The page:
Machine-Learning-Based Design of Quantum Systems for Extreme Sensing


The constant improvement in metrological devices has advanced the frontiers of science. To push the limits of precision, the next generation of experiments will be comprised of highly engi-neered quantum systems. The intrinsic complexity of quantum mechanics often makes engineering quantum systems to perform a specified task a challenging design problem. We explore a new paradigm for the design and control of devices for performing quantum metrology tasks at levels that surpass what is achievable by conventional methods. In this thesis, we present three levels of design philosophy. The first is the periodic modulation of a control parameter that drives the system at a resonant frequency, leading to the amplification of a specific signal. We use the gener-ation of momentum-squeezed particle-pairs from a driven Bose-Einstein condensate as an example. In the second level, we take advantage of a machine learning technique, reinforcement learning, to optimize the control of quantum states and operations. This approach is demonstrated through the design of the matterwave-optic components used for interferometry in a shaken optical lattice. Going one step further to the third level, we apply reinforcement learning in an end-to-end manner to design the whole protocol for a metrology purpose. This idea is illustrated through the design of a device that measures rotational signals, i.e., a gyroscope, in a two-dimensional shaken optical lattice. The design is not constrained to the conventional configuration, and leads to a remarkable gain in sensitivity. These design methodologies open new avenues to discovery with the potential to significantly advance the state-of-the-art quantum sensors.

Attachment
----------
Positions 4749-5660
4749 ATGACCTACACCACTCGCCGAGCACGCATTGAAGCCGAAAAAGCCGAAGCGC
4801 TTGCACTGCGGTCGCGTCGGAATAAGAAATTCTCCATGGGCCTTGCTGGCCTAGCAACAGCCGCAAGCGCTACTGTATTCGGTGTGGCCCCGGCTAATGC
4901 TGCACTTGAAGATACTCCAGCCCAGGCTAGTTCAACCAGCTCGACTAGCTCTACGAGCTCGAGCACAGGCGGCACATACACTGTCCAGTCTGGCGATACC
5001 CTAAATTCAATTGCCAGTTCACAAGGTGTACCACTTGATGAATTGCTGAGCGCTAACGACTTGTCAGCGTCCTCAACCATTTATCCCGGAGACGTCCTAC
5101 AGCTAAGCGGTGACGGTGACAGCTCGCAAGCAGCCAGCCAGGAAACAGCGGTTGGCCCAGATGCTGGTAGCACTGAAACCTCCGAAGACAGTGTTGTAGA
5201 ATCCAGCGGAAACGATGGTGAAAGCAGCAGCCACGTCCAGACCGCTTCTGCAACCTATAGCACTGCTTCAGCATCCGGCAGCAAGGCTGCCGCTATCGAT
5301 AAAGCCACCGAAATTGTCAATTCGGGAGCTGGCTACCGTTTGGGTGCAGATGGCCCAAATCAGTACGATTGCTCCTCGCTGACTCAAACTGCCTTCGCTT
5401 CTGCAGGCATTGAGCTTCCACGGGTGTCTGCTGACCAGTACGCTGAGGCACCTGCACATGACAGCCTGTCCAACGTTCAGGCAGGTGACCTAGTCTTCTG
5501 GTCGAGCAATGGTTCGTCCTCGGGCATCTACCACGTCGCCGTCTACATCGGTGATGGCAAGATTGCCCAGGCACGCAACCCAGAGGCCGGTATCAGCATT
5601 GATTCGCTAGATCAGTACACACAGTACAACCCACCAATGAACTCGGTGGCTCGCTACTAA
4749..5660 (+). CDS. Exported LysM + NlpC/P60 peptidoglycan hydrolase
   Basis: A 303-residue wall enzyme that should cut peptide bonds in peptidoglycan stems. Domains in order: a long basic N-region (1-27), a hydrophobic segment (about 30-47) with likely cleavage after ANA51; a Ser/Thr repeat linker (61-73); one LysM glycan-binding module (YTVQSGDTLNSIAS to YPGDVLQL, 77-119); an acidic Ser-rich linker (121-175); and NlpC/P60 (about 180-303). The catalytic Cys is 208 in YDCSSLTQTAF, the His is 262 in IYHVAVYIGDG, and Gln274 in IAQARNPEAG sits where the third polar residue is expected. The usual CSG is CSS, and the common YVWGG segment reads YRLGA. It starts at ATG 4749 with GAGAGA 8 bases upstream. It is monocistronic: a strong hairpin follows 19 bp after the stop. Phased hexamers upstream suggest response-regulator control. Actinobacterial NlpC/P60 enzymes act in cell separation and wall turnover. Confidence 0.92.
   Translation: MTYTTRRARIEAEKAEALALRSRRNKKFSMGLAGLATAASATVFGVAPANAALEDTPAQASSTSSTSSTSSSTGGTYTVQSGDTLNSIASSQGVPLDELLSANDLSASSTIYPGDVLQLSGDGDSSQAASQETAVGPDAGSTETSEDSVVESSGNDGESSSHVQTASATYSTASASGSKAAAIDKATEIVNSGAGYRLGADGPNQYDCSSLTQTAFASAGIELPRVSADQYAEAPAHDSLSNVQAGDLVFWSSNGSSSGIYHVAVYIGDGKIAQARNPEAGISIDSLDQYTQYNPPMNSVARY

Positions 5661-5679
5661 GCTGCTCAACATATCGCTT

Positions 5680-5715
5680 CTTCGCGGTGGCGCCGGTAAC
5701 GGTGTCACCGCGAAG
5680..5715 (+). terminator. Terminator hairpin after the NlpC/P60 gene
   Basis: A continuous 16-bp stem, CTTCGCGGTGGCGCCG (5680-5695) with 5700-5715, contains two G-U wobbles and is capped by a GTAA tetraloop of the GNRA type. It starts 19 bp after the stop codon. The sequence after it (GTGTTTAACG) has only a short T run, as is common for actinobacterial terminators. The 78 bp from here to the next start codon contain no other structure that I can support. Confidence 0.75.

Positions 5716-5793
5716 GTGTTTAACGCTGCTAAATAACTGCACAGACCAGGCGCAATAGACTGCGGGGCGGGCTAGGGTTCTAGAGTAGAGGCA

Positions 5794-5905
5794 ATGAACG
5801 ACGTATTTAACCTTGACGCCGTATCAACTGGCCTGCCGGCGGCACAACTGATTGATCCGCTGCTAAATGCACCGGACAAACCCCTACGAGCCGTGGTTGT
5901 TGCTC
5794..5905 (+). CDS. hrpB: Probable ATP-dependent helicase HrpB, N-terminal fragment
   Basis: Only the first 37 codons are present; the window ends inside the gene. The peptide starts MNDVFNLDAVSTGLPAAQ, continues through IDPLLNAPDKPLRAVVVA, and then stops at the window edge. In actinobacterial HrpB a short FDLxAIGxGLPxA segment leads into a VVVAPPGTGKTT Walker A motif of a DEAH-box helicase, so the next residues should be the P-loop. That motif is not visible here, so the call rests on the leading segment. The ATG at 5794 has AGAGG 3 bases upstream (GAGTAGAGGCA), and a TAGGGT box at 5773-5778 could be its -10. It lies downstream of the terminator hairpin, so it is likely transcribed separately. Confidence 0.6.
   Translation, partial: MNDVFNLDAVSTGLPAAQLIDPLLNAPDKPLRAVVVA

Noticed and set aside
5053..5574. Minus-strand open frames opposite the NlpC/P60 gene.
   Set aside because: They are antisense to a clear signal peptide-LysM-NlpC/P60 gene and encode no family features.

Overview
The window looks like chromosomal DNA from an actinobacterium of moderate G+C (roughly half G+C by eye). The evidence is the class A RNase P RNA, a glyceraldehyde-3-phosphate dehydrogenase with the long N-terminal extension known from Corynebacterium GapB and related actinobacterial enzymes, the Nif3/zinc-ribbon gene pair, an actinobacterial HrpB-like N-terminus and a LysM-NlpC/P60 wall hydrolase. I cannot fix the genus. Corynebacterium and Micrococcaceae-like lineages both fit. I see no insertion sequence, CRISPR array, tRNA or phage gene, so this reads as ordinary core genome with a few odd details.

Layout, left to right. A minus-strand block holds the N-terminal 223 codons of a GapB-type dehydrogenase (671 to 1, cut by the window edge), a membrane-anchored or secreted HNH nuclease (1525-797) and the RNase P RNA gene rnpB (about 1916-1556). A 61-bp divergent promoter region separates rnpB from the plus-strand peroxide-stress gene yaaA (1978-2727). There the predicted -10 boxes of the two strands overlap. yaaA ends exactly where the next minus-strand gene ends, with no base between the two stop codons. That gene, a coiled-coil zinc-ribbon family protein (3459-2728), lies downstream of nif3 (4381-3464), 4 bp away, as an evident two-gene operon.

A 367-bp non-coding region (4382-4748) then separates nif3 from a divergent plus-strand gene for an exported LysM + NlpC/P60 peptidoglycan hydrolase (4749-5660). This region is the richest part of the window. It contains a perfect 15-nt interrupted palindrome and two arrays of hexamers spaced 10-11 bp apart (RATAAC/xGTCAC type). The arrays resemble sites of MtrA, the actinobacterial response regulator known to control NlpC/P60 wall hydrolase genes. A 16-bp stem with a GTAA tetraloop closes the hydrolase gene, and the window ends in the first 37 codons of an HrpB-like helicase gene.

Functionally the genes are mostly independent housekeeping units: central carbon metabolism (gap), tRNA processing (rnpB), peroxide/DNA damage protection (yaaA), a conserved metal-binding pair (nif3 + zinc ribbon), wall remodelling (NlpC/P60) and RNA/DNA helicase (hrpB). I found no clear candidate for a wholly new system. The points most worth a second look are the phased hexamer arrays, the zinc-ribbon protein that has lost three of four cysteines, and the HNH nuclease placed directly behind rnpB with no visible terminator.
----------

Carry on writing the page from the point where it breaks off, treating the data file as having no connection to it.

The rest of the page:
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Department of Physics
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University of Colorado Boulder
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